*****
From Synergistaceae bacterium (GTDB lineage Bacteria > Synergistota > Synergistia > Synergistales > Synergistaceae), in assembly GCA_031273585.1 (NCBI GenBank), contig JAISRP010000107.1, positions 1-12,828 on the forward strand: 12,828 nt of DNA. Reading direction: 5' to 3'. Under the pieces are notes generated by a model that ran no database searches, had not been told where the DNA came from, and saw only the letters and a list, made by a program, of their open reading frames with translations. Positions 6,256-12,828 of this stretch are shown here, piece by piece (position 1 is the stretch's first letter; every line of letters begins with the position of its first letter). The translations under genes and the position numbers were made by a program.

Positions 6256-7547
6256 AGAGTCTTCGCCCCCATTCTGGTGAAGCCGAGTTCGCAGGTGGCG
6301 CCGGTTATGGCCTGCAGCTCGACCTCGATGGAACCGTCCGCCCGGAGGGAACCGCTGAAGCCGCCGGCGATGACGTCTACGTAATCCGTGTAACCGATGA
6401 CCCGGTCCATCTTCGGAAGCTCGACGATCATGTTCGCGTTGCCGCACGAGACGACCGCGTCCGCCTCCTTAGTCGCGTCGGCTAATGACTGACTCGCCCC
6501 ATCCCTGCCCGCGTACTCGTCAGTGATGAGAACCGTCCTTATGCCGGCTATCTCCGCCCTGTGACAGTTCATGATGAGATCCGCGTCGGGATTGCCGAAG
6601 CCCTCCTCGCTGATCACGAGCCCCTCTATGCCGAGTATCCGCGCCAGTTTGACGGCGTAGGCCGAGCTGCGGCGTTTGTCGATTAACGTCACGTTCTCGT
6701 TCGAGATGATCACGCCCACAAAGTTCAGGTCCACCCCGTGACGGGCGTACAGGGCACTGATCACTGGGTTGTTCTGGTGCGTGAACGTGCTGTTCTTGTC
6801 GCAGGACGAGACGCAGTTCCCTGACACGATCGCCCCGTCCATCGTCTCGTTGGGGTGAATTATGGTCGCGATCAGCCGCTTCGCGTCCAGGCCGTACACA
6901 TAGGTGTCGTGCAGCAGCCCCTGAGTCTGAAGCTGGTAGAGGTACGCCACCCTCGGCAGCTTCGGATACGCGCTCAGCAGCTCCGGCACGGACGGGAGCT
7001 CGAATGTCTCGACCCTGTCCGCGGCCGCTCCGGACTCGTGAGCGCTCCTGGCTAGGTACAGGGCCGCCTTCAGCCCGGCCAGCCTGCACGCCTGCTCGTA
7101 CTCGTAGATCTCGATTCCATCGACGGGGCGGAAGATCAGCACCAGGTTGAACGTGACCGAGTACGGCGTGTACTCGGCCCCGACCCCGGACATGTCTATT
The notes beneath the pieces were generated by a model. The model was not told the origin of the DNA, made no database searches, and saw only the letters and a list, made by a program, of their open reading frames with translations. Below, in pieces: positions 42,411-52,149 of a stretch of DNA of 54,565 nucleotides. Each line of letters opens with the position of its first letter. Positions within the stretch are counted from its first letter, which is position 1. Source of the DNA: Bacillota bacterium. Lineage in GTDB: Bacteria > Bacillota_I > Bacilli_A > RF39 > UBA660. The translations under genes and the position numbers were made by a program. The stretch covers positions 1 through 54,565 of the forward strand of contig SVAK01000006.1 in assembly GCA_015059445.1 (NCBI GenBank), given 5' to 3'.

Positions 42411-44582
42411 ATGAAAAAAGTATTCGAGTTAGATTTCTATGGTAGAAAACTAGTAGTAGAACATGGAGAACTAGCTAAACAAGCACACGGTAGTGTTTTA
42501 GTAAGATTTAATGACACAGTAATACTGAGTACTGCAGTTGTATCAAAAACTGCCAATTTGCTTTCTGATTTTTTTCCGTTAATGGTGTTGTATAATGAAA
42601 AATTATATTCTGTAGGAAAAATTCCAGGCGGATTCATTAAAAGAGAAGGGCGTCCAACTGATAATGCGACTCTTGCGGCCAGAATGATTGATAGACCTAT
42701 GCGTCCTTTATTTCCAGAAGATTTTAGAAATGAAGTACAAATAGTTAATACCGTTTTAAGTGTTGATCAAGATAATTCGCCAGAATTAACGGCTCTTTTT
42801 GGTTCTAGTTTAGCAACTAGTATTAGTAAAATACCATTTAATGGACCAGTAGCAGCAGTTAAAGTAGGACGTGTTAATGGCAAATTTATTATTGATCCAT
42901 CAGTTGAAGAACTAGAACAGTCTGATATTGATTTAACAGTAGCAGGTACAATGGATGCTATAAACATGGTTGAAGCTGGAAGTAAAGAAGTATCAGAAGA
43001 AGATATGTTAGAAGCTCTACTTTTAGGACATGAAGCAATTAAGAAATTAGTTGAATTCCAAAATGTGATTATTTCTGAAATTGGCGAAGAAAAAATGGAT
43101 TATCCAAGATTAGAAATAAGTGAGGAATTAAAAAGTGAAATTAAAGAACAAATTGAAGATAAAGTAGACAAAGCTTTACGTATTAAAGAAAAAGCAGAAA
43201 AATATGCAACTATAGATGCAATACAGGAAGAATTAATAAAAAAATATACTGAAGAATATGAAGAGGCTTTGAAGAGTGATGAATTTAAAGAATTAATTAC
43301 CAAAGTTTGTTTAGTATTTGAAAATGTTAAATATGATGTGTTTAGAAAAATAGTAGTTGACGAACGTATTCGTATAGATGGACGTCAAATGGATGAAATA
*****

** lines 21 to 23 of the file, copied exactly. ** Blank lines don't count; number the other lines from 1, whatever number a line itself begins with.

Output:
43001 AGATATGTTAGAAGCTCTACTTTTAGGACATGAAGCAATTAAGAAATTAGTTGAATTCCAAAATGTGATTATTTCTGAAATTGGCGAAGAAAAAATGGAT
43101 TATCCAAGATTAGAAATAAGTGAGGAATTAAAAAGTGAAATTAAAGAACAAATTGAAGATAAAGTAGACAAAGCTTTACGTATTAAAGAAAAAGCAGAAA
43201 AATATGCAACTATAGATGCAATACAGGAAGAATTAATAAAAAAATATACTGAAGAATATGAAGAGGCTTTGAAGAGTGATGAATTTAAAGAATTAATTAC